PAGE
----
Konkobo K, Chen, LK, Bumpy journeys: exploring gateway failures and major switches.  Annual International Learning Analytics Summit, Indian University, May 2022


David Wang worked with Information System Faculty Dr. Karen Chen, is part of a team representing the University of the West Indies Five Islands Campus and the University of Maryland, Baltimore County was awarded second place in the Climate Data Challenge and presented at the Global Resilience Dialogue 2022 conference in April 2022.  The proposed solution assesses tourism sustainability in the Eastern Caribbean from the perspective of Polar Region Ice Melting to Sea Level Change and extreme weather events such as rainfall. David’s contribution is data visualization with the sea-level change data for the Eastern Caribbean Regions. This project is in partnership with iHARP project.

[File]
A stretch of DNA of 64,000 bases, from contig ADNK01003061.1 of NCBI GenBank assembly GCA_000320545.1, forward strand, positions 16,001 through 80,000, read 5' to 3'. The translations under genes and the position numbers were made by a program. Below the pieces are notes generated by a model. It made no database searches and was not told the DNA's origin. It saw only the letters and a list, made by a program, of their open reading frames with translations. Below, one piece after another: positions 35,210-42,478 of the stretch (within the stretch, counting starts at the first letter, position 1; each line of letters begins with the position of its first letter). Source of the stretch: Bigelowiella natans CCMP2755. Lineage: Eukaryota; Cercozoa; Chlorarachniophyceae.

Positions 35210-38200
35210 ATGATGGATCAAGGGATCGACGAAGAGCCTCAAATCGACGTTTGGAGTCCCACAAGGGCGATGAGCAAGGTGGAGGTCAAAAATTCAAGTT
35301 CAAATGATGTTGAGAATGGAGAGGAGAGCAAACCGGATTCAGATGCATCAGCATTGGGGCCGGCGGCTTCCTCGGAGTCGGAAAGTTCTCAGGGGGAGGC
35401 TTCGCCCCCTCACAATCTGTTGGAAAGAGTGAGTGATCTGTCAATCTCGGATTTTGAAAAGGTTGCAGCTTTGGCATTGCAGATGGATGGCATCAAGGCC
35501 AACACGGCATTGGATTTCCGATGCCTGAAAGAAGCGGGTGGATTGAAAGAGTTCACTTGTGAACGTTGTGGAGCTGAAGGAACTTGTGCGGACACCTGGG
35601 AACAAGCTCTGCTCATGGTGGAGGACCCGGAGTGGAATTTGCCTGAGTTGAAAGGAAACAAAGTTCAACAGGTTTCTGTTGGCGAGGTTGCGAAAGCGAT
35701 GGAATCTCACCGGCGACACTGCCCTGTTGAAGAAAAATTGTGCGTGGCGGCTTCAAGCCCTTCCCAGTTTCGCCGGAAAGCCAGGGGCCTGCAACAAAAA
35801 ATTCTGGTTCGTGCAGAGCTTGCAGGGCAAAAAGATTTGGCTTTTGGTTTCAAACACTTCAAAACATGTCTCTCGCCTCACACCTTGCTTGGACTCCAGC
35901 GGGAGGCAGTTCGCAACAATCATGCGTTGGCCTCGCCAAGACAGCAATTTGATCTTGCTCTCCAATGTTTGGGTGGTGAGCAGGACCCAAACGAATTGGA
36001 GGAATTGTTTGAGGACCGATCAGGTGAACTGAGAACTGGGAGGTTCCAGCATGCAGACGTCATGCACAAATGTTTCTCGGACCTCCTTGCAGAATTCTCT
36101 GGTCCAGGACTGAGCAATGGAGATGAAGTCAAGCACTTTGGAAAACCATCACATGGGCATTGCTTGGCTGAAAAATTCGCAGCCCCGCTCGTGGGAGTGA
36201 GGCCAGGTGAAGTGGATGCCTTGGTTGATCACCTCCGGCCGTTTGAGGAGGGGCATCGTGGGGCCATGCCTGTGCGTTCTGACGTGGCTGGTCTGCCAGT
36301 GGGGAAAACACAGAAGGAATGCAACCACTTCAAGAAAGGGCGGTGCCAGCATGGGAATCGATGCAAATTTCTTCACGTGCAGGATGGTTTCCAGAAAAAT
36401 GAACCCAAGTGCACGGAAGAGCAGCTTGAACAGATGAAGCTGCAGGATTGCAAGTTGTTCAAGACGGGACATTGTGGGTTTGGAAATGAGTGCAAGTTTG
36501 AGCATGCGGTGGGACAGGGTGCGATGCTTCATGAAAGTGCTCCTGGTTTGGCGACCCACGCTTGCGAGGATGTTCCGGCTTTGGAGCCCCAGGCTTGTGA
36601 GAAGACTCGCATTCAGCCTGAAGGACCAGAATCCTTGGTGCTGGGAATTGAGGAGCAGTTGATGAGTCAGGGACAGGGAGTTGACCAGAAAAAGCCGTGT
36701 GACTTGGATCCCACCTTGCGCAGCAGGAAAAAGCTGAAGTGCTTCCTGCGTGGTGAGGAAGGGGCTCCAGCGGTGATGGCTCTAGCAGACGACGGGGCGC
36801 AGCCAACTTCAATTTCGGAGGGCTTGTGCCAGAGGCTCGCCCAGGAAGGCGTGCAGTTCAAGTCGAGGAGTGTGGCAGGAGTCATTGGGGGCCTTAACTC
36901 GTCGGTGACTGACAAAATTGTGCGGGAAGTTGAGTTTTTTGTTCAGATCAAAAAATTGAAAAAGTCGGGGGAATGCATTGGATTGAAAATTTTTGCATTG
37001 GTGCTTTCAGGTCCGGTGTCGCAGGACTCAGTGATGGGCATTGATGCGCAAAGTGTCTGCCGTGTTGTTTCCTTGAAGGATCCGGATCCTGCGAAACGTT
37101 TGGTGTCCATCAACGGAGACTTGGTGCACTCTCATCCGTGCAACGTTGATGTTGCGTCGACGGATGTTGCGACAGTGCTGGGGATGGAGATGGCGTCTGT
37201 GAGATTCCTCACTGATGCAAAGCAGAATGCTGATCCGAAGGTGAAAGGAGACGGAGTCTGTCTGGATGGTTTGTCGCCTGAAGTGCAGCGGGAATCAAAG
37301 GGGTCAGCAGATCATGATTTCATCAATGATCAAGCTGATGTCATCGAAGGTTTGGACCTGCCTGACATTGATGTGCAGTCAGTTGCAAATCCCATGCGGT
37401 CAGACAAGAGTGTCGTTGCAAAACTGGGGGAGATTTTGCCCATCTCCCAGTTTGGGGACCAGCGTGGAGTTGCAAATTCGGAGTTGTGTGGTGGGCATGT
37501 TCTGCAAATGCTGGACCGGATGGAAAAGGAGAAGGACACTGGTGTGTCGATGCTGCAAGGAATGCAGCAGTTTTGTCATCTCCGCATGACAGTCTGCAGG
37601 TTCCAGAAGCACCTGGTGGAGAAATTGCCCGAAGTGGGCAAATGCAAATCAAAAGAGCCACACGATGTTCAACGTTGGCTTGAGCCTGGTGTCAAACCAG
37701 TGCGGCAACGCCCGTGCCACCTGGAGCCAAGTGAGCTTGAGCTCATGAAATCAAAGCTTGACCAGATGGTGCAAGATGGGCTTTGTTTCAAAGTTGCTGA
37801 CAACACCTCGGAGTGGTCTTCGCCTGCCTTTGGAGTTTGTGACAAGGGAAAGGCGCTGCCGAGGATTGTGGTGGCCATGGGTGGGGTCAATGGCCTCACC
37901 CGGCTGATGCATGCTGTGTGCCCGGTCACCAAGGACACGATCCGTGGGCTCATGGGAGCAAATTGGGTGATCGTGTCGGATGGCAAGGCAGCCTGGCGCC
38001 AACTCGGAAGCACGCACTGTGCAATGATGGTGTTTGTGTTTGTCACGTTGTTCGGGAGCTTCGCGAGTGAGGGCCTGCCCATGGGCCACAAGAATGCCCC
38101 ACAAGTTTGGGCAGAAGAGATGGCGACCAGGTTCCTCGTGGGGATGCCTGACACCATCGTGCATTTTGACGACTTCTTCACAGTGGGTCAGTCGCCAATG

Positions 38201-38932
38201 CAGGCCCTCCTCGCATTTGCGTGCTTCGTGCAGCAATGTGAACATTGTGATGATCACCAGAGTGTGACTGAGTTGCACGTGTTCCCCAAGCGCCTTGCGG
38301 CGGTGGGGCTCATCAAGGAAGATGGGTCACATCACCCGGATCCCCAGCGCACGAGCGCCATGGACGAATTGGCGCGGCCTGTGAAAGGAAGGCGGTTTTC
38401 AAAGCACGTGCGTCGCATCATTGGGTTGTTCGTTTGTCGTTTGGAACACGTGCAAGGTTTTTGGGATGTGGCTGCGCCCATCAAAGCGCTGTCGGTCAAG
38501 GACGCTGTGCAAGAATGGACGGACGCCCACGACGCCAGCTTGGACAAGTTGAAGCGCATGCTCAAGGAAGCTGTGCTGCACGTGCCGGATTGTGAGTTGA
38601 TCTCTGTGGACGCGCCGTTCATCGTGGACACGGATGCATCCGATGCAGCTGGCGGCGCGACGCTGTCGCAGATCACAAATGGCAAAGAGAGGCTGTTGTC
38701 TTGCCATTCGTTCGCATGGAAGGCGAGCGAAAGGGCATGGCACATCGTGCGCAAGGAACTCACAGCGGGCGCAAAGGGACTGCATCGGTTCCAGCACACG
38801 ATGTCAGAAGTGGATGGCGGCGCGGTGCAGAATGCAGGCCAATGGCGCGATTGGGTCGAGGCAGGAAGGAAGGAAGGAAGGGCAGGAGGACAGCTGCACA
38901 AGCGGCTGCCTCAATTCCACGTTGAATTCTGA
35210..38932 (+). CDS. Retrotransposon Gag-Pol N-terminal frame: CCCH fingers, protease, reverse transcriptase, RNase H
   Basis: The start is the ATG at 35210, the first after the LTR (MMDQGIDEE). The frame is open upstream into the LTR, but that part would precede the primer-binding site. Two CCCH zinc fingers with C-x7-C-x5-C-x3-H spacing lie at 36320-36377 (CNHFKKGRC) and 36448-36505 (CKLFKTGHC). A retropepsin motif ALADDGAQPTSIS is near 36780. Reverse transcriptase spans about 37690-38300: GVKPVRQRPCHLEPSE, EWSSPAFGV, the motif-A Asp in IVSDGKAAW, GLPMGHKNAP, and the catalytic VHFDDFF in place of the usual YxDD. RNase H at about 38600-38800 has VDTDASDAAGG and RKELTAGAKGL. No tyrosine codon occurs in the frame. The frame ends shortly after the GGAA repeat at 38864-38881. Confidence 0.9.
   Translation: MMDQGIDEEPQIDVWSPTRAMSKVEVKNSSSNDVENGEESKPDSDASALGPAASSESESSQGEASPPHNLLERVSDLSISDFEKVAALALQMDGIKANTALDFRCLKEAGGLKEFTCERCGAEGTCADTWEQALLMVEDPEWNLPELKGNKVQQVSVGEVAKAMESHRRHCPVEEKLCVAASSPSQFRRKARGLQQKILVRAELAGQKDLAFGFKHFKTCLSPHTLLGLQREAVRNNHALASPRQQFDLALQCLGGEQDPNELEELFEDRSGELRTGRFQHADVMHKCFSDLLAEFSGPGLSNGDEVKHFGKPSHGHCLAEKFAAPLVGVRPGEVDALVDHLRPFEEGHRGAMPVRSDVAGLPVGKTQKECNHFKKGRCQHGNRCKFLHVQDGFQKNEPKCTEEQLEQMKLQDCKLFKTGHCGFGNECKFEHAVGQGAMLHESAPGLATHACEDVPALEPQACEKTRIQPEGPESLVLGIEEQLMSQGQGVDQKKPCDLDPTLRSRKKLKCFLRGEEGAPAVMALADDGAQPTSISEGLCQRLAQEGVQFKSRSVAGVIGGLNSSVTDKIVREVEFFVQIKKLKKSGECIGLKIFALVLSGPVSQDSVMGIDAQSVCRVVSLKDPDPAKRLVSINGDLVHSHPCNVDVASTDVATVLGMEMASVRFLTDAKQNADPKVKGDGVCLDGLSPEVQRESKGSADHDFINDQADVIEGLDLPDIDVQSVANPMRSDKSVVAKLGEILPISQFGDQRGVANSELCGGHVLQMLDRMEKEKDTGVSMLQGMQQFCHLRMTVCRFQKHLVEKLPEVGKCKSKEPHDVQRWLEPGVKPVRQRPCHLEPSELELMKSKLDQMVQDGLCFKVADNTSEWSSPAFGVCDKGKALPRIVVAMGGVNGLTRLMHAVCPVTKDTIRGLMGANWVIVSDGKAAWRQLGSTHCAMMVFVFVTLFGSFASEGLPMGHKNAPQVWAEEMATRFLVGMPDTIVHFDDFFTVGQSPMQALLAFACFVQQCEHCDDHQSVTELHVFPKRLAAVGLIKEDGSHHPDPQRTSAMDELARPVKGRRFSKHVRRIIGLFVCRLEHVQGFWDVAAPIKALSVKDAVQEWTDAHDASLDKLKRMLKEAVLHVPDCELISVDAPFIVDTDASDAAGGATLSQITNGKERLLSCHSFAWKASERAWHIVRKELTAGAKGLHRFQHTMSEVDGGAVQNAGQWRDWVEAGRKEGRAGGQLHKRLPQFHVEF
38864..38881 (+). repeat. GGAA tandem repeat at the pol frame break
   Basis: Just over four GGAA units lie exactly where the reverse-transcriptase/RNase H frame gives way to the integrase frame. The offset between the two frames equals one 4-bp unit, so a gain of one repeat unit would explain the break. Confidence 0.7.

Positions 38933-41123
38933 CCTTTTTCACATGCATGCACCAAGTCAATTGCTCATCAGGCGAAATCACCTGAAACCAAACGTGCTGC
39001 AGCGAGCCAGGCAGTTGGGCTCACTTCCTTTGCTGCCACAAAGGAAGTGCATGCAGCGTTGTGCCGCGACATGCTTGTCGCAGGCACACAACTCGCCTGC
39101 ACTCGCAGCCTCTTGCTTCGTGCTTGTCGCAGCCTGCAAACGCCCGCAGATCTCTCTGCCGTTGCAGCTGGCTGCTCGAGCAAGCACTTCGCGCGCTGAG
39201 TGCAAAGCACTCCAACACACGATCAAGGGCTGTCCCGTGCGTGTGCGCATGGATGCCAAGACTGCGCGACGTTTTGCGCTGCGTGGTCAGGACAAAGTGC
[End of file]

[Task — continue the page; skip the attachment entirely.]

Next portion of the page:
Link to presentation 


Ildephonce I, Chen LK, Wang D, Bertrand F, Asonganyi E, Towards Usable Science 

for Assessing Tourism Sustainability in Eastern Caribbean: From Polar Region Ice Melting to Sea Level Change to Rainfall,  Data Challenge at Global Resilience Dialogue 2022, March 2022